Why do we believe in such malarkey? (or, A Short History of Childbirth)

N and I have been reading “And Baby Makes Three,” by the marriage researchers John and Julie Gottman. It is about keeping your marriage alive after Baby arrives, and is based on a 13-year study. I recommend it. Not just for new parents, but the knowledge applies to anyone with kids at home.

Anyway, there was a brief section on the history of childbirth, which illuminates, as history always does, some of the nonsense that we have believed in. A few of the more interesting examples:

1-Women were dying from an infection called puerperal (post birth) fever. A doctor from Vienna, Ignaz Semmelweis, decided to run an experiment with one group delivering their babies via doctors at a hospital, and the other group via midwives. Turned out those at the hospital were four times as likely to die from the infection. Why? Because the doctors’ hands were dirty. In a remarkable display of cognition, Dr. Semmelweis proposed that antiseptics be used prior to the birth. Well, this didn’t go over well in the medical community. Doctors are ‘gentlemen,’ and they certainly do not have dirty hands. How could patients trust a doctor who needed to use antiseptics? Dr. Semmelweis was accused of trying to ruin the reputation of his fellow doctors, was kicked out of the profession, and died in poverty. I’m sure his reward in heaven will be/is great.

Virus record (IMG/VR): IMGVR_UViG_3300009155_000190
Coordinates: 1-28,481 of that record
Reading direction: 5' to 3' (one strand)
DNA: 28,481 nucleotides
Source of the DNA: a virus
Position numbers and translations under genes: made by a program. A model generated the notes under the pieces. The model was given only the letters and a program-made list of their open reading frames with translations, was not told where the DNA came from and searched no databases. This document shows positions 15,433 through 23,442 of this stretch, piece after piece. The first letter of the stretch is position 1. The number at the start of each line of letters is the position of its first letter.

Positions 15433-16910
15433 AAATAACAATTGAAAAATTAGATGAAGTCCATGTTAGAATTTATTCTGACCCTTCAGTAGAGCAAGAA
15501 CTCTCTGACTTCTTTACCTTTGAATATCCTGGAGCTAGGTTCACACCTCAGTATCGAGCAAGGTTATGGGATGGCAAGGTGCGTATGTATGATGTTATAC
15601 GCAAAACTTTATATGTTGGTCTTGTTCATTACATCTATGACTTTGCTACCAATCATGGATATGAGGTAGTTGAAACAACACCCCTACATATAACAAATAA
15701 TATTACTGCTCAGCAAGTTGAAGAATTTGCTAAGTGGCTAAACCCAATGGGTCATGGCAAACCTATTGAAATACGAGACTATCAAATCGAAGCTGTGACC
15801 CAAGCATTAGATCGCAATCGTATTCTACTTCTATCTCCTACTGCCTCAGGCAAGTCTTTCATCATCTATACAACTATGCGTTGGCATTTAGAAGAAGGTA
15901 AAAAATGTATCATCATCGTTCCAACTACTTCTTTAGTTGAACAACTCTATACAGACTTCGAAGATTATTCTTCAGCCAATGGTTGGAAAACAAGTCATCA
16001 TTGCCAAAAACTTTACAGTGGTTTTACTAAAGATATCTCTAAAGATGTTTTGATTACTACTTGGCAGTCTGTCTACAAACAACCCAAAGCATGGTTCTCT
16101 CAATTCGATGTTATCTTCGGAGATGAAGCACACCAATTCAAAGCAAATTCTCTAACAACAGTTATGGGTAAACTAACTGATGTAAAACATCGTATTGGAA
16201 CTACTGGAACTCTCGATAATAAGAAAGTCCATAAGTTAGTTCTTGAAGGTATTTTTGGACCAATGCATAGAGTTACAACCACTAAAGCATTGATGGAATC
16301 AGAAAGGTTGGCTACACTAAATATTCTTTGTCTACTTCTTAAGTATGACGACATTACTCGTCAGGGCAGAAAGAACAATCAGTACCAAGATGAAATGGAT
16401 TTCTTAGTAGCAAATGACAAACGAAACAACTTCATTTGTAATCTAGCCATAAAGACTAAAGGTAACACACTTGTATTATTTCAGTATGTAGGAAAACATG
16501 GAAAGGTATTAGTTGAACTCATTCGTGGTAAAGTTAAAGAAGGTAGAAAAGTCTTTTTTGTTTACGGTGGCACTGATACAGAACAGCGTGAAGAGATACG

2-A young student at Humboldt State University in the sixties (when husbands weren’t allowed in the delivery room) decided to chain himself to his laboring wife. So the doctor called the cops. While the officer was trying to figure out what to do, the baby was born. No charges were pressed, but word spread about this “crime.” Of course this led to other fathers thinking, “gee, I want to be with my wife at the hospital too,” and since then change has thankfully ensued.

I am grateful that we don’t have such weird opinions about childbirth now, but I am not so naïve to think we have it all down perfect. Look back a few years and you’ll think, “wow, I can’t believe that was the popular opinion then.” In a few more years, what are we going to think about our opinions of 2007? Sure, hindsight is 20/20, but sometimes it seems like we were way off. What do you think we are currently wrong/misguided about? Or do you think we have it all pretty much close to perfect right now?